Under Bush II, the percentage of Americans 18 to 24 years old who describe themselves as Democrats has risen to its highest point in generations, according to Pew poll data.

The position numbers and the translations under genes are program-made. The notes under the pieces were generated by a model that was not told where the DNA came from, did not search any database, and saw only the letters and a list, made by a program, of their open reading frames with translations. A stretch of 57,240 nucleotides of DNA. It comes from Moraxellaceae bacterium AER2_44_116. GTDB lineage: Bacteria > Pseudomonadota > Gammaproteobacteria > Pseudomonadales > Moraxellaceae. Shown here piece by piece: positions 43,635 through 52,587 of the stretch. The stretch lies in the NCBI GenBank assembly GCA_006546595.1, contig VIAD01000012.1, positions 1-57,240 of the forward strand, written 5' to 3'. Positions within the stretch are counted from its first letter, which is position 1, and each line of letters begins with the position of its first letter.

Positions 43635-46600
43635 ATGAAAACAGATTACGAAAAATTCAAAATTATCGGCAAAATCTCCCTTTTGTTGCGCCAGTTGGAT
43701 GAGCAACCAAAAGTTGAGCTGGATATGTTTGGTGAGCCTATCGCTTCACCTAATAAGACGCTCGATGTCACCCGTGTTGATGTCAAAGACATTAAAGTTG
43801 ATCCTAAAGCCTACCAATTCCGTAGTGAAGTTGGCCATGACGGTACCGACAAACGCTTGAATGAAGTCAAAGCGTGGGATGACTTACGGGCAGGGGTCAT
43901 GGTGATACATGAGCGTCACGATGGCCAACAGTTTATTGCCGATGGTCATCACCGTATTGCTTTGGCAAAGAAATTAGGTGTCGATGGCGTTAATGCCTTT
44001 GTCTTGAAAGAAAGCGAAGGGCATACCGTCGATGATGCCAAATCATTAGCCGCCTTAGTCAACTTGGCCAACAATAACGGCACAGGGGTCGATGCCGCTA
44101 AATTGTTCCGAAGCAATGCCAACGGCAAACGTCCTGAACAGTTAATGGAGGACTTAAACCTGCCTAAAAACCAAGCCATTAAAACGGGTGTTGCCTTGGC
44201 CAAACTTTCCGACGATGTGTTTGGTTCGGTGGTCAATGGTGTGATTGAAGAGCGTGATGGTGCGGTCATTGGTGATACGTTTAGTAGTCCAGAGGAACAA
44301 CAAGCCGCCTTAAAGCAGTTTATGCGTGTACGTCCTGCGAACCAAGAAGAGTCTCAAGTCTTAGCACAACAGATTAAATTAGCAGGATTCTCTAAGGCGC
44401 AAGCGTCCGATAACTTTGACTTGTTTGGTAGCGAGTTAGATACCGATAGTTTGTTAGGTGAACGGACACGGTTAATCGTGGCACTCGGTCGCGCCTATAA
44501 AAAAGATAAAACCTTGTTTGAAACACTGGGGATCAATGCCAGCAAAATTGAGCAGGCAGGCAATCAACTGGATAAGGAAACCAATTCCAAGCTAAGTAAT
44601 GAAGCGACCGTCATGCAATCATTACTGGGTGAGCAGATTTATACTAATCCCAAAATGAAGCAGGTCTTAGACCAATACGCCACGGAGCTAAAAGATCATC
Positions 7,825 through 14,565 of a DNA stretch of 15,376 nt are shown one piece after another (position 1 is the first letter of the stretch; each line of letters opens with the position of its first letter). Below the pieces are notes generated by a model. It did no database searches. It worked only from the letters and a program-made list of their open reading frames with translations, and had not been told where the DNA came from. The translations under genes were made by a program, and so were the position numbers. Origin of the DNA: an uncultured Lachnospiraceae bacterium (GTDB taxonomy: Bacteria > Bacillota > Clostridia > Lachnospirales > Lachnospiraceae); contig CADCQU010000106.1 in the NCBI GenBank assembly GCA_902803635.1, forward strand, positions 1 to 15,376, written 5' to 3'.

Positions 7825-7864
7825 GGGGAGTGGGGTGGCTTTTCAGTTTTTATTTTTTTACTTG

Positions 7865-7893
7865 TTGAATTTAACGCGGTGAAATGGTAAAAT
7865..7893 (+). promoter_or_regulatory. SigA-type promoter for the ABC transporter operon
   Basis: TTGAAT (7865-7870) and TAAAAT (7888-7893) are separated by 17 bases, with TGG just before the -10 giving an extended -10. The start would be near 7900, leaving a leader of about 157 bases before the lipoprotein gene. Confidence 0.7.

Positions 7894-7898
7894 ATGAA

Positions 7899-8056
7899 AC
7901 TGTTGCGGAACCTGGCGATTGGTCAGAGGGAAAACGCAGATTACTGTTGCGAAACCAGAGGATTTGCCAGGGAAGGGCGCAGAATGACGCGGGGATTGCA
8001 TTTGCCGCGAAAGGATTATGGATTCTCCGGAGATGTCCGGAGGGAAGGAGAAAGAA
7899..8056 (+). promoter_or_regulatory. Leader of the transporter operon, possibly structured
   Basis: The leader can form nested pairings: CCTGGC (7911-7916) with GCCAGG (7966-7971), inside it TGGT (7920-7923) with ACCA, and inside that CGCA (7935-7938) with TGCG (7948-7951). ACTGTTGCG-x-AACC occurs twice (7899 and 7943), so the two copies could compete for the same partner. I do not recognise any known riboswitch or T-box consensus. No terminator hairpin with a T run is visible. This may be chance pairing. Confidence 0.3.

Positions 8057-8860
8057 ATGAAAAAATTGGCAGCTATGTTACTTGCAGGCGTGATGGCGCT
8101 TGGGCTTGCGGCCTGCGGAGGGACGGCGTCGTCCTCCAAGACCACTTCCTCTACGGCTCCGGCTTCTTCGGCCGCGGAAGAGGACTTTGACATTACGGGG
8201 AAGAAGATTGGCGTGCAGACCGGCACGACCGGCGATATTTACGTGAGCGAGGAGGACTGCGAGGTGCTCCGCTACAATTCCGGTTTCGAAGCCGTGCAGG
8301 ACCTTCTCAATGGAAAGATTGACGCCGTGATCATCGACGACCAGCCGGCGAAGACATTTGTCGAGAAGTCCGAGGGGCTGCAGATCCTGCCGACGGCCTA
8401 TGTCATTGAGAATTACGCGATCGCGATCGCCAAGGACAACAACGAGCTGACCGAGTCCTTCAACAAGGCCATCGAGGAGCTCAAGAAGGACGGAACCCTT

The chart provides graphical evidence of the slow rolling realignment that is always at work as new young voters gradually replace their elders. Political scientists generally agree that young people tend to acquire political beliefs, including their partisan attachments, in their 20s. As Kirkpatrick writes, “voters typically develop a party preference based on the political atmosphere at the time they come of age and grow more attached to that party over the course of their lives.” Once acquired, a true sense of party changes rarely changes, although some voters are less attached to political parties than others (as I speculated on Friday, some will shift back and forth on surveys depending on the politics of the moment or the wording or context of the survey question).
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